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'Deliberate' contravention nets oil and gas company $40,000 penalty

B.C.’s energy regulator ruled the company must pay the administrative penalty for failing to properly manage several gas wells.
A natural gas drilling rig at dawn in British Columbia.

B.C.’s energy regulator has handed an oil and gas company a $40,000 penalty for failing to properly manage several gas wells.  

The incident stems from April 23, 2020, when the British Columbia Energy Regulator (BCER) ordered Tallahassee Exploration Inc. to suspend, reactivate or abandon 20 wells. 

The Calgary-based company said it would need more time to comply and bring eight of the wells into production. The BCER gave the company until the end of March 2021. But when the time came, the company asked for another extension, which it also failed to meet.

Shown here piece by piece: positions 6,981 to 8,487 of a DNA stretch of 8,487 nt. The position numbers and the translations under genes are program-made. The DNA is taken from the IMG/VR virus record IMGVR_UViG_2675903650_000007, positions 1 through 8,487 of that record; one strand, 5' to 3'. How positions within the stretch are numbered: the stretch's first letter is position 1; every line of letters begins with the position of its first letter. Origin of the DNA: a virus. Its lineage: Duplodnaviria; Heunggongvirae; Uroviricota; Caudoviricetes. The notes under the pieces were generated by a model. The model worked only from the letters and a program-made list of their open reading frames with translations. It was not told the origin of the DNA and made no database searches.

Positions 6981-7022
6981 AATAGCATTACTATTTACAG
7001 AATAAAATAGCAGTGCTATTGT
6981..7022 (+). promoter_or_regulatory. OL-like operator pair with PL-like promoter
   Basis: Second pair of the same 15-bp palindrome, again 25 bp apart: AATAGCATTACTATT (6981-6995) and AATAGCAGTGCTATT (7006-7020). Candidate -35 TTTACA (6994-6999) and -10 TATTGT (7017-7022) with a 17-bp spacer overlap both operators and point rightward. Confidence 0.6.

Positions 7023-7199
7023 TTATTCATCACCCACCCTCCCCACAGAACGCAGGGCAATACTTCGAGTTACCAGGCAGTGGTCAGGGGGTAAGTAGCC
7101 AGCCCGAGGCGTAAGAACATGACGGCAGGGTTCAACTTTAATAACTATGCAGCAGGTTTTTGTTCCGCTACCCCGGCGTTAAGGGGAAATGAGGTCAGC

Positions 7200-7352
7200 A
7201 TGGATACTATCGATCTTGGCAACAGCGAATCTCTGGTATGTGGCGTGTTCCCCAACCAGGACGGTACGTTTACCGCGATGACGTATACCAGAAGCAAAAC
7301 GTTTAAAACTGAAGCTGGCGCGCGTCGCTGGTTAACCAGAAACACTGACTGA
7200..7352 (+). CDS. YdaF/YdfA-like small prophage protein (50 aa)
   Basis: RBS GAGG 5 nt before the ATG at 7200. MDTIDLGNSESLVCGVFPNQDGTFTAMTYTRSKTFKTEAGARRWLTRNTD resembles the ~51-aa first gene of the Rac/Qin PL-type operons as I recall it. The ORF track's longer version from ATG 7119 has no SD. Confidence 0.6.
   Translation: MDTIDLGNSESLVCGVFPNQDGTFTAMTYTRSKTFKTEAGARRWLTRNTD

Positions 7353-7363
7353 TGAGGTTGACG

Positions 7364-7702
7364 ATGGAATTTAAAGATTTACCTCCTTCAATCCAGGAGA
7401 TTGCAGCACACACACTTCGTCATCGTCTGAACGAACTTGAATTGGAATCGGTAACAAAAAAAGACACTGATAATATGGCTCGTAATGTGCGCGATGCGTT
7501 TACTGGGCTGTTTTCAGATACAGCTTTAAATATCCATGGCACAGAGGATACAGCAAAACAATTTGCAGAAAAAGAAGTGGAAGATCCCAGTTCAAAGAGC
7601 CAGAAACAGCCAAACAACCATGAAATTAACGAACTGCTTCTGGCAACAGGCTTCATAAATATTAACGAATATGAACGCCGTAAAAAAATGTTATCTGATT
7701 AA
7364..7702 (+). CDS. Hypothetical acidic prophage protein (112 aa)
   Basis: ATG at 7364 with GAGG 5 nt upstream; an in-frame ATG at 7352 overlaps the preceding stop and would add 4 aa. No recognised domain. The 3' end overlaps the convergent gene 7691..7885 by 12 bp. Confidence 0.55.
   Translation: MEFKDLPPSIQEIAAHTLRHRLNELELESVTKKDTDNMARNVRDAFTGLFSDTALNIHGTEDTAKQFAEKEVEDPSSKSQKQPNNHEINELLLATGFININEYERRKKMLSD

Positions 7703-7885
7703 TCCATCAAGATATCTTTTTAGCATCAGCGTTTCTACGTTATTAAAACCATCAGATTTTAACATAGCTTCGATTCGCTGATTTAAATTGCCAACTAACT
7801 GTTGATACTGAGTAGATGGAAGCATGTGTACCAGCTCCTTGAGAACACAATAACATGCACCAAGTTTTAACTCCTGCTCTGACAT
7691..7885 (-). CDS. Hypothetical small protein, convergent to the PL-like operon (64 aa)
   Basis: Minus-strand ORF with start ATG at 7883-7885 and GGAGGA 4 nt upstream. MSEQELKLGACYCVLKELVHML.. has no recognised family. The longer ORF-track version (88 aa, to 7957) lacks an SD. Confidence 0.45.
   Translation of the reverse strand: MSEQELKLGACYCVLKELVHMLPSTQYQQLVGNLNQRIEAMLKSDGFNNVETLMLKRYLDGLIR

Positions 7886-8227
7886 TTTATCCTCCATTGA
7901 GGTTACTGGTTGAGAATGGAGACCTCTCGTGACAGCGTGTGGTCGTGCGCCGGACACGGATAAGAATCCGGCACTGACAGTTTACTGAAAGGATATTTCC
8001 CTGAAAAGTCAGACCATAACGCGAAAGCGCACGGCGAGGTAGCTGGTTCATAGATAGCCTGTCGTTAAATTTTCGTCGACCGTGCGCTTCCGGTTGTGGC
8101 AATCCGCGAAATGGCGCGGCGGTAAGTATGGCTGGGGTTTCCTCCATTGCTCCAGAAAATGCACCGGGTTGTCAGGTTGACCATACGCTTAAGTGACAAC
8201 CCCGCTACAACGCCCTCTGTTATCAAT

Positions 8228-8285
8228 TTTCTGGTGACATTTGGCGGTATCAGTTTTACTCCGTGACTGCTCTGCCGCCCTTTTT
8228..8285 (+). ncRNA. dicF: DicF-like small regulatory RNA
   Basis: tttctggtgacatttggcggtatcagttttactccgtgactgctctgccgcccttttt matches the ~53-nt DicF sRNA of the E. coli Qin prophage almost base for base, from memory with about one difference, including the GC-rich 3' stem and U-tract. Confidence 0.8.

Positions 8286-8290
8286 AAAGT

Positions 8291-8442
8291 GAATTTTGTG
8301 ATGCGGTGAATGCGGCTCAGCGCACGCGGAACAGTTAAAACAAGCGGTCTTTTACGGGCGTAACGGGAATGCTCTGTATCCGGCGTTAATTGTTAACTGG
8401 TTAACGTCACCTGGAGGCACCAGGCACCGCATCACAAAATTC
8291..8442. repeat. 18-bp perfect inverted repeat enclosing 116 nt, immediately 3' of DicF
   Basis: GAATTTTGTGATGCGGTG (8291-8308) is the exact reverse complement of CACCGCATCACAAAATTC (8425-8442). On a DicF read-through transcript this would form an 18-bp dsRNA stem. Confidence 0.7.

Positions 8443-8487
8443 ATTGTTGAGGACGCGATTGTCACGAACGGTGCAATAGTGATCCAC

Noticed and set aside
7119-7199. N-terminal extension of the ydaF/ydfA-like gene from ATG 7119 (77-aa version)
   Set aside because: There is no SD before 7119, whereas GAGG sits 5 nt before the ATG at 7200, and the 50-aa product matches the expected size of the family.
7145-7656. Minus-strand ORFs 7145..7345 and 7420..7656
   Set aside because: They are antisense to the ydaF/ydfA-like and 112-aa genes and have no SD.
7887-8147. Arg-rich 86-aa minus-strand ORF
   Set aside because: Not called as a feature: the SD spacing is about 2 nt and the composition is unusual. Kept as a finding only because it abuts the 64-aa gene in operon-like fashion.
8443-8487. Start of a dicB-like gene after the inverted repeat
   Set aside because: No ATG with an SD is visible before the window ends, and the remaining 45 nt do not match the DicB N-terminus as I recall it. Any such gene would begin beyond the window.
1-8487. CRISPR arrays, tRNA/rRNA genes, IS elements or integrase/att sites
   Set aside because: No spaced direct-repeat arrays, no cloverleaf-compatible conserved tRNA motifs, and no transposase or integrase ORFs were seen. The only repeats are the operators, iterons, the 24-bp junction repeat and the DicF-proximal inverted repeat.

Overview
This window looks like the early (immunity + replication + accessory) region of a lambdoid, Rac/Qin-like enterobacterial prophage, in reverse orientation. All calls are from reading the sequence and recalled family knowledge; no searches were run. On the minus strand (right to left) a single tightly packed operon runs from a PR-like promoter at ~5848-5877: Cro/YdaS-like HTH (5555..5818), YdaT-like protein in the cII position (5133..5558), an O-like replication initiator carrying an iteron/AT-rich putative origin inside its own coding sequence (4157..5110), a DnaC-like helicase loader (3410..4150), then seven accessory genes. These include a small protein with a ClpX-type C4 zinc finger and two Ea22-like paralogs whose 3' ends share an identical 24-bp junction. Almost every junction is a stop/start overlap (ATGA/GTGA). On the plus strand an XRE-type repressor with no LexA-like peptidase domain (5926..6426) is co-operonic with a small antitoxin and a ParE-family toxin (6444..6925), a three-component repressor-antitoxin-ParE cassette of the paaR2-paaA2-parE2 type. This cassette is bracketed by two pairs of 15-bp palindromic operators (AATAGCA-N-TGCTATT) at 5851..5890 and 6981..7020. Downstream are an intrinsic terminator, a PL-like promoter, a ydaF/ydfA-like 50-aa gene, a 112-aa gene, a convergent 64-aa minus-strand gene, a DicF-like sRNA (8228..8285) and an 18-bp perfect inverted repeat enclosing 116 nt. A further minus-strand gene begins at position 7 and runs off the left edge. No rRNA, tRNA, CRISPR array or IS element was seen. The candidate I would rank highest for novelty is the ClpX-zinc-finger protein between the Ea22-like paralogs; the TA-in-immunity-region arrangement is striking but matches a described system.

According to its LinkedIn profile, the company describes itself as a junior oil and gas company that “mainly focuses on acquiring undervalued and/or mismanaged oil and gas producing assets in AB, BC and SK.”

In his Jan. 15 ruling, the BCER’s executive vice-president of safety and compliance Andy Johnson said paying for closure obligations is the cost of participating in B.C.'s regulated oil and gas industry and is not something that should be paid for through public funds. 

Johnson noted Tallahassee Exploration Inc. had not been in breach of regulatory rules in the past and that the magnitude and gravity of the contravention was low. 

Companies found in breach of BCER regulations can face up to a $500,000 administrative penalty. The amount decided is based on several factors, including the gravity and magnitude of the act, whether it was a repeated violation, how much harm resulted from it, and whether the contravention was carried out on purpose.

“There is evidence demonstrating that the contravention was deliberate,” wrote Johnson.

“The evidence is insufficient to establish whether [Tallahassee Exploration Inc.] derived any economic benefit from this contravention.”